It’s been a decade since Kanye West introduced Big Sean to the world by signing him to his G.O.O.D. Music label. He’s since proven he’s more than just a protégée, developing a sound of his own and releasing four studio albums—the most recent of which, I Decided., dropped last week.
Following the release of I Decided., we sat down with Sean to talk about his new work, why he’s trying to be vulnerable through his music and what it’s really like to work with Eminem.
TIME: I Decided. is your fourth studio album — what was the motivation behind making it?
Big Sean: I feel like my whole life changed when “I decided.” That’s why I put the period on the end of it because it’s definitive. You go through life and you make the right or wrong decisions, but one decision could alter your whole life or your whole journey. So the album has a story to it and it’s based off the decisions that I can say I made myself. The concept is on the cover — the current version of me to the left and the older version of me to the right. I always think to myself, “what if I failed at everything that I did?” From love to a job to my family — and then I think then, what if this is my chance, that God gave me another chance to get it all right. So that’s just personally how I feel in real life, so it was really easy for me to incorporate it into the album.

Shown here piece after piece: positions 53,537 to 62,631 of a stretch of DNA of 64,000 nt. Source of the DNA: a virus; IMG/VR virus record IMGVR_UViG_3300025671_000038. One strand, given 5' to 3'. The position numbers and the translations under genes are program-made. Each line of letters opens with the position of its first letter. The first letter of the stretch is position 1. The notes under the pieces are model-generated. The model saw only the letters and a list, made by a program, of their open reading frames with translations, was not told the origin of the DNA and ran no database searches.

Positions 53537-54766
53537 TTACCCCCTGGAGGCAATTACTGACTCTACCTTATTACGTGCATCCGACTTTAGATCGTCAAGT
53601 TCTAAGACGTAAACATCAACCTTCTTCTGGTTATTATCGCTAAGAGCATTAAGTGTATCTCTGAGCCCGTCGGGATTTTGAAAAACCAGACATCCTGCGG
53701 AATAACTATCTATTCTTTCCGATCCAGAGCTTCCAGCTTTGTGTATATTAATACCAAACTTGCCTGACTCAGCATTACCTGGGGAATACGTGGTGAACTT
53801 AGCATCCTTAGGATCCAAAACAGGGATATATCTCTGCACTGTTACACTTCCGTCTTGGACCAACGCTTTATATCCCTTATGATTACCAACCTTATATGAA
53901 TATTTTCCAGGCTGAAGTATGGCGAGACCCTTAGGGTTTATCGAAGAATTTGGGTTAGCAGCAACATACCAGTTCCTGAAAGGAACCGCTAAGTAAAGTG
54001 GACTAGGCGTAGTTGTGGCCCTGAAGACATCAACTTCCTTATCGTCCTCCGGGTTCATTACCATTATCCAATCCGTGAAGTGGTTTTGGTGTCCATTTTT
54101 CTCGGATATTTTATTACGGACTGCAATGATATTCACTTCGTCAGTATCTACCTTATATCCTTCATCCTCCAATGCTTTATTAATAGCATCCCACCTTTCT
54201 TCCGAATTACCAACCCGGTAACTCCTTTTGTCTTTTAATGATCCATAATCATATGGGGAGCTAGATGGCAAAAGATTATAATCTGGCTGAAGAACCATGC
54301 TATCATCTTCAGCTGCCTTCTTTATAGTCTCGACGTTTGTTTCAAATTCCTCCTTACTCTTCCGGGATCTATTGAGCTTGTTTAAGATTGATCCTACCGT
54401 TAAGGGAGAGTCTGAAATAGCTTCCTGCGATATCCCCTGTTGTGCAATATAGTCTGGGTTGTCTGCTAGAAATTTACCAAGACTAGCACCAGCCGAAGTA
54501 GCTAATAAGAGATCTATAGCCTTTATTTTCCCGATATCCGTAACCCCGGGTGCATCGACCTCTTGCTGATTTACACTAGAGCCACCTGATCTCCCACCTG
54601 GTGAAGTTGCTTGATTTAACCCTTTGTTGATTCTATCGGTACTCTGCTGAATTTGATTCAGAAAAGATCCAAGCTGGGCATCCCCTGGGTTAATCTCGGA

Were there any things that happened in your life that led you to this conclusion?
I was looking to show a progression from Dark Sky Paradise, my last album, and I was trying to find a way to do that besides just trying to make better music. I wanted there to be a message behind it too. And that’s what happened. It just fell into place.
From listening to some of the songs, it seems like this album is really personal and at times, vulnerable. Is that different from your past work?
I made the commitment to lay it all out on the table as an artist. It’s a sacrifice and a privilege to be able to do that. It’s a privilege to be able to talk about my life, it’s therapeutic for me. If I can motivate somebody else or excite somebody else or inspire somebody else, that’s the whole purpose of it. The process is just me being real with myself on every song. I also always meditate before I go to the studio — I feel like it’s a spiritual process, the inspiration kind of goes through you. I don’t even write my raps, I just get in the booth and think them.
You don’t write them beforehand?
Not necessarily a freestyle process, but I’ll think of one line, I think of the next line, I just kind of lay it down, do a little more.
You’ve collaborated with Eminem, a fellow Detroiter before, but what was it like working with him for “No Favors” on this album?
It meant a lot to me because it was my album. Last time, it was for his project, which was an honor too, but I’m just happy that he got to be a part of it. It means so much to me and to our city, I feel like it’s going to be big. Just the things he’s talking about on there and brought to the table were things that definitely needed to be said. I was glad that he could bring that perspective to it. The true meaning of a feature is to add something that’s not already there to a song and he more than did that.
What do you hope your listeners will get from this album?
I hope they’ll get the inspiration that I tried to put into the music without it being too preachy. I tried to do it in a way where I didn’t sacrifice the essence of listening to music without having to think too hard, but also getting the message across. Hopefully, they’re able to take this music and live with it in ways that just help inspire them, especially in times like this when we need it.
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